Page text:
Mysterious Green phantom wispy filaments in deep space orbiting near dead quasars

Dramatic images were captured by NASA’s Hubble Space Telescope of a set of wispy, flickering, green objects near dead quasars.

According to NASA, the images that were taken by Hubble show that the glowing structures have looping, spherical, and braided shapes. Astronomers believe that the discovery will be able to shed more light on the baffling conduct of galaxies with animated cores.

Astronomers believe that these phantom wispy configurations outside the host galaxy may have been illumined by potent ultraviolet radiation from a mega colossal black hole at the epicenter of the host galaxy. Most active of these galaxy cores are called quasars, which luster substance heated to a point that emits a bright ray into deep space.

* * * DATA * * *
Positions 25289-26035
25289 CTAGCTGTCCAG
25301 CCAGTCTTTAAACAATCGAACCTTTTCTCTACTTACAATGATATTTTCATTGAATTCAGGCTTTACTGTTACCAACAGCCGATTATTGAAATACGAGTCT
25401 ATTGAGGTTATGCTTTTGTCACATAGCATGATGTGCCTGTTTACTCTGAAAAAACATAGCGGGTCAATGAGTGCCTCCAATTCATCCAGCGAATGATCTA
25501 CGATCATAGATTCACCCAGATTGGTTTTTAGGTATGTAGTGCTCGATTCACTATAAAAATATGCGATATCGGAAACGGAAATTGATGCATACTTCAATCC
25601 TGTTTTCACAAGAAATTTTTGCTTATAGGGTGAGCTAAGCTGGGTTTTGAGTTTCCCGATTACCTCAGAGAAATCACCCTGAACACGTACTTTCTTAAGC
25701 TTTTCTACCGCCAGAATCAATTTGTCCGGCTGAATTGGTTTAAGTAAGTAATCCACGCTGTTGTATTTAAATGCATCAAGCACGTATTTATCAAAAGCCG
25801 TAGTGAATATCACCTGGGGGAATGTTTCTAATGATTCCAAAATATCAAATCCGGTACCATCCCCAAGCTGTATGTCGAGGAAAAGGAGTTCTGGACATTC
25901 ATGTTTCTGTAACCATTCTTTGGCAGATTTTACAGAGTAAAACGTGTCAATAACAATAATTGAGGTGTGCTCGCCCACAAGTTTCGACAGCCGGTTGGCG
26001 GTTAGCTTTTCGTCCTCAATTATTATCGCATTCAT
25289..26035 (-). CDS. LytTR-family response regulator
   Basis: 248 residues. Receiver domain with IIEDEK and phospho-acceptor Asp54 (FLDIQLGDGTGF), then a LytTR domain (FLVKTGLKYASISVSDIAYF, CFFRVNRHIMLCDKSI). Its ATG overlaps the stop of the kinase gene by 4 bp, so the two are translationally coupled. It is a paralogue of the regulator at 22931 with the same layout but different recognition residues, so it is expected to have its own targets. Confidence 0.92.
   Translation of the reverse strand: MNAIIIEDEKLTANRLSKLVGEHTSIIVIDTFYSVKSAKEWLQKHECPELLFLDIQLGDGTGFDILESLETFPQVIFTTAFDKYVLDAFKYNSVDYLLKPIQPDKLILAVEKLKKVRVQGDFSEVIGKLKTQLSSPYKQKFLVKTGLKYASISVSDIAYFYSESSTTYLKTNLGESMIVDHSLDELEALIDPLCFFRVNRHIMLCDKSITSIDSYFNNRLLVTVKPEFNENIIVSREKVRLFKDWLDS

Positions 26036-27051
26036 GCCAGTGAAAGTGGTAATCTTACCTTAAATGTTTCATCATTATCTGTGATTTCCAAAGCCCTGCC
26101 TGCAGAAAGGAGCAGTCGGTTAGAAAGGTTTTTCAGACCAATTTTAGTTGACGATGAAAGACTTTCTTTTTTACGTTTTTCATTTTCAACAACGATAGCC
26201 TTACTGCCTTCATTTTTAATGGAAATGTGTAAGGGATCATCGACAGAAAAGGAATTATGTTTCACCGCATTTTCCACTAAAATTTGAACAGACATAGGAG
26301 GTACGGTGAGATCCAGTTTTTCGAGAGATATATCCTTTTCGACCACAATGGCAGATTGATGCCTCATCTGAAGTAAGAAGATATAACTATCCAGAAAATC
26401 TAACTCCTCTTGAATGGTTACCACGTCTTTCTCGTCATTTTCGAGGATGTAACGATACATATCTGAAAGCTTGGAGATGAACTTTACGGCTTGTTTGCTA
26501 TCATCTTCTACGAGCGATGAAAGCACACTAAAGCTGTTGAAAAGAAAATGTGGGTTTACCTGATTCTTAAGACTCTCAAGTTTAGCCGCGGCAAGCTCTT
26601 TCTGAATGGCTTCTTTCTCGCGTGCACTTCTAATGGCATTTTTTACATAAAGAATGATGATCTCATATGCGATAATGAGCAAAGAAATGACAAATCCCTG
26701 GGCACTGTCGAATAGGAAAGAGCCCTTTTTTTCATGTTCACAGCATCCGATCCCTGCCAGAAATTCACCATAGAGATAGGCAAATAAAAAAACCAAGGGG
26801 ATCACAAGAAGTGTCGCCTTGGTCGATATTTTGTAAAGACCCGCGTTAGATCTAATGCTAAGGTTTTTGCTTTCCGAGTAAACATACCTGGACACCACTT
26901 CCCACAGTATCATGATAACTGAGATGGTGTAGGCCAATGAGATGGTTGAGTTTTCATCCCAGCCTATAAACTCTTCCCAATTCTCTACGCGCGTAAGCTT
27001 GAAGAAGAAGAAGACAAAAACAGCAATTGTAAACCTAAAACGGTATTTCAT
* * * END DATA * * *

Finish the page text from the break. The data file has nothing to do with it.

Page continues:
Researcher Bill Keel, from the University of Alabama, study lead author, said, “The quasars however, are not bright enough at present to justify for what we’re seeing, this is a record of something that happened in the past. The glowing filaments are telling us that the quasars were once emitting more energy, or they are changing very rapidly, which they were not supposed to do.”

According to the astronomers, the quasars may be co-orbiting black holes, which could alter the quasar’s brightness, acting like a cosmic dimmer switch, as they circle each other. Also, a process known as photoionization, cause the once-invisible filaments in deep space to glow green. In the process, oxygen atoms in the filaments absorb energy from the quasar and slowly re-emit it as light for many thousands of years. Hydrogen, sulfur, helium, nitrogen, and neon are elements present in the filaments.

The astronomers also concluded that the green strands are tails of gas fragmented under gravitational forces when two galaxies fused, and are tens of thousands of years old. They slowly orbit their host galaxy, long after the merger was completed.

 

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